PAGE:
National Student Council (NatStuCo)
National Student Council, a program of NASSP that promotes student councils and leadership development in middle level and high schools. Established 1931. www.NatStuCo.org.
National Association of Secondary School Principals. Parent organization for NHS and NJHS. Also, in partnership with NAESP, operates NEHS. The nation’s foremost association of educational leaders. www.nassp.org.
National Elementary Honor Society. A program of NASSP administered in partnership with the NAESP Foundation, recognizing outstanding elementary school students in grades 4, 5, and 6. Established in 2008. www.nehs.org.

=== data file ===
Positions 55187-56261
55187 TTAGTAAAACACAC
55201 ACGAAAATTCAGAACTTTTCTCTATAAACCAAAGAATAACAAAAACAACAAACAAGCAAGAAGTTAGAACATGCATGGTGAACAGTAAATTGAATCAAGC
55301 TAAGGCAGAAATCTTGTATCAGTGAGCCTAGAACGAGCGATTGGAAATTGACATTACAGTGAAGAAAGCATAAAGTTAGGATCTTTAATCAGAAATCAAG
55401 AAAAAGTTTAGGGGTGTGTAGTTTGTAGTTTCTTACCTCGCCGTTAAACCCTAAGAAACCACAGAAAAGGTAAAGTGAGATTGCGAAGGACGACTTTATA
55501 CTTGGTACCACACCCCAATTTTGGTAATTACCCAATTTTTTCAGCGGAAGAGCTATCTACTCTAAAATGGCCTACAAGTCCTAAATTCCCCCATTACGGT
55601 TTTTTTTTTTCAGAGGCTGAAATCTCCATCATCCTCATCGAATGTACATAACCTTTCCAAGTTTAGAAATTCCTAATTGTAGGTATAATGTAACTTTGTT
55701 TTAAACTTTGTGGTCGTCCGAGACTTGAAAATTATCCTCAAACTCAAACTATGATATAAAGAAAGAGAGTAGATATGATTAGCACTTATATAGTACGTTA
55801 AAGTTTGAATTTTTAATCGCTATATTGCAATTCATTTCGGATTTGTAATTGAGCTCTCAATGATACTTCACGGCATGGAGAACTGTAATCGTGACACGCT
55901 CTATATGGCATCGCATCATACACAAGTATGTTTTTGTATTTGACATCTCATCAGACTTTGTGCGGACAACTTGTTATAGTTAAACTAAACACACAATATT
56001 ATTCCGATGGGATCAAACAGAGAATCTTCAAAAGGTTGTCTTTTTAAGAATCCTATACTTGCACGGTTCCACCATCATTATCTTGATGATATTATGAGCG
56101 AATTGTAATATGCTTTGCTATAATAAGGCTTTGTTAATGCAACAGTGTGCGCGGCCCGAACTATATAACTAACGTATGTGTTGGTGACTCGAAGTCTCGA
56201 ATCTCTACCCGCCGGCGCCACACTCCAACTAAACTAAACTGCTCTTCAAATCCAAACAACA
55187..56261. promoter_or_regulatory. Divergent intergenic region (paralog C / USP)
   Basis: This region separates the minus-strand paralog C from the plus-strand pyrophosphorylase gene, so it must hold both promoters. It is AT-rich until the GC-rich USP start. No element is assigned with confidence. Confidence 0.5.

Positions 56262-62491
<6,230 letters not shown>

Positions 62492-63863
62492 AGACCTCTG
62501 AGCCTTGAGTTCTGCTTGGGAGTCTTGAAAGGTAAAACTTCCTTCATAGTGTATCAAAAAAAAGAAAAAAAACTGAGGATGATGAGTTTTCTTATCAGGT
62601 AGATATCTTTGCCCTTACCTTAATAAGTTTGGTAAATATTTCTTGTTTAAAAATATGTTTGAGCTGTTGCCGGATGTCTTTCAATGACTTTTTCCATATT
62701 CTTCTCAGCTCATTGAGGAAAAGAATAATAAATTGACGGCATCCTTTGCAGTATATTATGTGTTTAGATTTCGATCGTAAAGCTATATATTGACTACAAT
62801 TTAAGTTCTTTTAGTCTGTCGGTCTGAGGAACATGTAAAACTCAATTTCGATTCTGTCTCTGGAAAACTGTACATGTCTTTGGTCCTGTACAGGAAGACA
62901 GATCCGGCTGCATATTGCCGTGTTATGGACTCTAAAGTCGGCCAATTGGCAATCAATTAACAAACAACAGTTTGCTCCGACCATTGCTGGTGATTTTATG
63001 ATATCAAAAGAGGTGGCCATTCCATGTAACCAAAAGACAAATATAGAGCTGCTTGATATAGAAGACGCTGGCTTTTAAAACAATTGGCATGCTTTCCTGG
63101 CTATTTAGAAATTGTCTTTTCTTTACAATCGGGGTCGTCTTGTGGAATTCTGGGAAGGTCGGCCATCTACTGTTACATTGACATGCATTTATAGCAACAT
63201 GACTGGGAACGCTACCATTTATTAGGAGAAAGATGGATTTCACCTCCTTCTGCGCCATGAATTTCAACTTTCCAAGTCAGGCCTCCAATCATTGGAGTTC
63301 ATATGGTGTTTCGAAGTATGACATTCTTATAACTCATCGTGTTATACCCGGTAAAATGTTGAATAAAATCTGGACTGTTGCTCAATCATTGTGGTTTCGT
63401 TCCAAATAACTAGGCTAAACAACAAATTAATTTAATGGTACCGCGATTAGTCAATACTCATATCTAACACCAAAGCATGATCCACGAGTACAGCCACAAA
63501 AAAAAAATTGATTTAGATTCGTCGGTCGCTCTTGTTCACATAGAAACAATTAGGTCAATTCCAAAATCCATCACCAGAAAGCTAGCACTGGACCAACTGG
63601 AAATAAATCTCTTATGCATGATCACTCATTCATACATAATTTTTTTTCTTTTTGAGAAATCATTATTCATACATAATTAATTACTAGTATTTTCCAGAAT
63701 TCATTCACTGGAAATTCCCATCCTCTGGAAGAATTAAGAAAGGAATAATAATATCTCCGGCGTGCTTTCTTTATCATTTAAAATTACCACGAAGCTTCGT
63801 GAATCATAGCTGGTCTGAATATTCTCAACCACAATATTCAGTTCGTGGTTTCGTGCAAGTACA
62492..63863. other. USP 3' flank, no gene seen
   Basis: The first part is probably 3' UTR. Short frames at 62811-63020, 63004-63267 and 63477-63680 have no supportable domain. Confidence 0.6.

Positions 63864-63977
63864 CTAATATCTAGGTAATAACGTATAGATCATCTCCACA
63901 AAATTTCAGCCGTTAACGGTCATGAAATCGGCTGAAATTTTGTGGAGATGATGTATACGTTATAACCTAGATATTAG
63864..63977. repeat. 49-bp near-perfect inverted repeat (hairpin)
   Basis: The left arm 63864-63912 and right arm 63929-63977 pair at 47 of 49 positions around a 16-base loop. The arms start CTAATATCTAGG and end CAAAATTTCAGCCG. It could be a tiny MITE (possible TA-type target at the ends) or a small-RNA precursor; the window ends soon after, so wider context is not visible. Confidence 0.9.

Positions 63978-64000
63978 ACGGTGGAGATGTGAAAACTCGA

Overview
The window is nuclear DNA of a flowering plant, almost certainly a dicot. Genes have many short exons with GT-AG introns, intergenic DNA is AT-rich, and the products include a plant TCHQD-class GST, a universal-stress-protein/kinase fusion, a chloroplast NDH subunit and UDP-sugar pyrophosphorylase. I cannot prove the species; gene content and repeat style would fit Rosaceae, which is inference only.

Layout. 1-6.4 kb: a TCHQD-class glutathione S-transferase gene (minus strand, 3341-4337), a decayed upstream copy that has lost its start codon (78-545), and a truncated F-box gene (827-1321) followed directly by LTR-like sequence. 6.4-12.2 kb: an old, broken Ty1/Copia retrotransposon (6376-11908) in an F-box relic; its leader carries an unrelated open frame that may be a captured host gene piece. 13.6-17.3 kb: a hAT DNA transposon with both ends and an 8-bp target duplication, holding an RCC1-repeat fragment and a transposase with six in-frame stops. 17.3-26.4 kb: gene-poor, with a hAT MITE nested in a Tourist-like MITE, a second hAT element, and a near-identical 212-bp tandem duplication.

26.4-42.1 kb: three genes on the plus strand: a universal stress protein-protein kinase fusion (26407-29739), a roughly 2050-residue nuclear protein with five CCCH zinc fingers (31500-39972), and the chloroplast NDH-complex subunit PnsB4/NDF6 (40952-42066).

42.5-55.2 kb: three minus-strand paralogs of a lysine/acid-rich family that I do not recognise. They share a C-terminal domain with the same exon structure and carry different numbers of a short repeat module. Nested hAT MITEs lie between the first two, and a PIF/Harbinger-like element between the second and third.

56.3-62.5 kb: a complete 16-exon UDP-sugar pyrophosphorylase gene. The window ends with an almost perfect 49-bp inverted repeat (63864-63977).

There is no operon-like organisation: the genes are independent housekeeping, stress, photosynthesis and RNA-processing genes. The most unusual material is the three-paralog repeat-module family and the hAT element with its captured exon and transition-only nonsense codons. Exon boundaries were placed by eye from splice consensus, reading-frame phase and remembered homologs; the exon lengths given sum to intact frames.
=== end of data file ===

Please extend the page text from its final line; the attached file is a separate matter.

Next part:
National Junior Honor Society. A program of NASSP that operates in middle level schools with members in grades 6 through 9. Established in 1929. www.njhs.us.
National Honor Society. A program of NASSP that operates in high schools with members in grades 10 through 12. Established in 1921. www.nhs.us.
Term used to identify the point when a candidate does not receive a majority vote of the faculty council when being considered for membership in the chapter.
Designated leaders of a group, most often elected by the general membership to serve a defined term. Duties are described in the local chapter bylaws.
Lead administrator of a school. Often has help from an assistant principal or vice principal. Final authority on all actions and decisions of the chapter at the local level. Appoints chapter adviser and faculty council members annually.